86231President Obama visited Japan, reawakening old debates. Jay’s guest is superbly positioned to comment. He is Christopher Szpilman, a historian of modern Japan, who teaches in Japan. He is a particular expert on the Japanese Right. He is also the son of a famous memoirist: Wladyslaw, who wrote The Pianist. It was made into a movie in 2002. With his guest, Jay discusses this, too.



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There are 2 comments.

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  1. mildlyo Member

    I attended elementary and high schools in California in the age when Manzanar was mentioned often and Nanking very seldom. The transformation of the Japanese nation from an empire to a democracy is one of the highest achievements of the United States. I hope this is never forgotten.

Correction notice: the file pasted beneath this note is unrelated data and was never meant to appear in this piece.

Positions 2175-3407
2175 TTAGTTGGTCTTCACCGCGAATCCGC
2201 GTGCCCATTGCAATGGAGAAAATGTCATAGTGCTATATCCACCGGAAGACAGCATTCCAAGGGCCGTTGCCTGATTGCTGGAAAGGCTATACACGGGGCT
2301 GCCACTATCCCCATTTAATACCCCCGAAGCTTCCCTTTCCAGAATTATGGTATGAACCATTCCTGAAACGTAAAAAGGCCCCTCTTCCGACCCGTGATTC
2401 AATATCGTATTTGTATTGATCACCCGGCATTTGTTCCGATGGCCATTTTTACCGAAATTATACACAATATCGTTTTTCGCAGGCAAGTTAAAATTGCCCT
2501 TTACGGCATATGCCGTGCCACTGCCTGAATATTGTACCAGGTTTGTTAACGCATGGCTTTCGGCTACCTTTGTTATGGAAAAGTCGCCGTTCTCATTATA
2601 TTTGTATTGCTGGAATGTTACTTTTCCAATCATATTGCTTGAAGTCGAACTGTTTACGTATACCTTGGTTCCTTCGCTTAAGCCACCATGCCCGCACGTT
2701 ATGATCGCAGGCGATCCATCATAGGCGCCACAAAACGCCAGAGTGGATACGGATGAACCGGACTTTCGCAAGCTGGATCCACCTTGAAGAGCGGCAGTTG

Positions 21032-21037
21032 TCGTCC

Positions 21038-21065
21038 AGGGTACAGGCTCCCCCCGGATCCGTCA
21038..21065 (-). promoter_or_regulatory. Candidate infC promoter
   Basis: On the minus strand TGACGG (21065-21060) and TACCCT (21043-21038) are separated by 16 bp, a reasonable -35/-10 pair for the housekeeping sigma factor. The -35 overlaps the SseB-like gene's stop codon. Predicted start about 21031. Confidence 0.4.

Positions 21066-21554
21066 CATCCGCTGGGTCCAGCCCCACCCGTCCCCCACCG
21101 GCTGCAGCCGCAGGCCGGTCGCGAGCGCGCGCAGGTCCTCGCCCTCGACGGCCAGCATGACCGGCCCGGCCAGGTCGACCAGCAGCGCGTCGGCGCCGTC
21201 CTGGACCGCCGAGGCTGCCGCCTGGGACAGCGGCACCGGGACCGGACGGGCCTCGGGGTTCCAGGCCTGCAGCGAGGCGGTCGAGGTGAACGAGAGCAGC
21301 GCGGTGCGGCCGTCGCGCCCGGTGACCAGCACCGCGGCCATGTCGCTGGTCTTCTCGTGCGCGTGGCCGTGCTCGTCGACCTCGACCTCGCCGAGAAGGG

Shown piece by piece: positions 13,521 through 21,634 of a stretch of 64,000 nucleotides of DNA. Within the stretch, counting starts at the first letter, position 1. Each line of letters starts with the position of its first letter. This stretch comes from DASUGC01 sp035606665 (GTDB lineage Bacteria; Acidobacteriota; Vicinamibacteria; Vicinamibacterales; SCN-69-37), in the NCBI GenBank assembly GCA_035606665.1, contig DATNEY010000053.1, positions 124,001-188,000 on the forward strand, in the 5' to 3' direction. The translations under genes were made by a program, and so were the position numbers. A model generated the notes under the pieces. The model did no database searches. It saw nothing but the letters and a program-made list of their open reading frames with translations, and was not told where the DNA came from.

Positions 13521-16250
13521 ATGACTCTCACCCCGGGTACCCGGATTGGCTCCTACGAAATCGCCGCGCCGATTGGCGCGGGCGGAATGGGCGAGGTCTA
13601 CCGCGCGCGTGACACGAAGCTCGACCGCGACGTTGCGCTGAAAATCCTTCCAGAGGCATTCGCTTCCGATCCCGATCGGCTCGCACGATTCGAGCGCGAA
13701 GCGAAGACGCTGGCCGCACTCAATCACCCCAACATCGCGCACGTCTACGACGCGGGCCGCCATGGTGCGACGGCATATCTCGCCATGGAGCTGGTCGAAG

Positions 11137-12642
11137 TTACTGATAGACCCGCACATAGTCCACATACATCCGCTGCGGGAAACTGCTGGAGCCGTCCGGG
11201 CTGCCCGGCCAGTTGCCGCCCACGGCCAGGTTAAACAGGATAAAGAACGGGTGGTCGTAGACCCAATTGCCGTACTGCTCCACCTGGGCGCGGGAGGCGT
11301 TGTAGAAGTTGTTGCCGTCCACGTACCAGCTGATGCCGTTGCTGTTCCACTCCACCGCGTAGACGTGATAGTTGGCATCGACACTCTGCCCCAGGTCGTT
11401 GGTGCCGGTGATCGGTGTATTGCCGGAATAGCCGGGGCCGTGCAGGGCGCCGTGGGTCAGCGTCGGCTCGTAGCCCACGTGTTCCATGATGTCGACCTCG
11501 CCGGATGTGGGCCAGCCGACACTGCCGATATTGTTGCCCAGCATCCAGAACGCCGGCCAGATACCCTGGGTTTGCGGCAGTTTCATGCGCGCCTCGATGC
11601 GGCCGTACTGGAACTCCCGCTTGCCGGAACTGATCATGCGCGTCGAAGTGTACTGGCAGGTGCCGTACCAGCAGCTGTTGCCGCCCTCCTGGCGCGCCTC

The mention of the end of the war stalling the Russian invasion of Japan was interesting. I had never heard that part of WWII until the last year or so. It was never taught in American history classes. I wonder why not?

    A good interview.

    • #1
  2. jzdro Member

    Dziękuję bardzo, Pan Szpilman.

    May I ask: who was the man detailed by the United States government after the surrender to draw up for Japan a new constitution?

    I recall reading some years ago about this man and his task – his well-performed and vital task – but cannot now find references to him. Any hints or suggestions would be greatly appreciated.

    • #2
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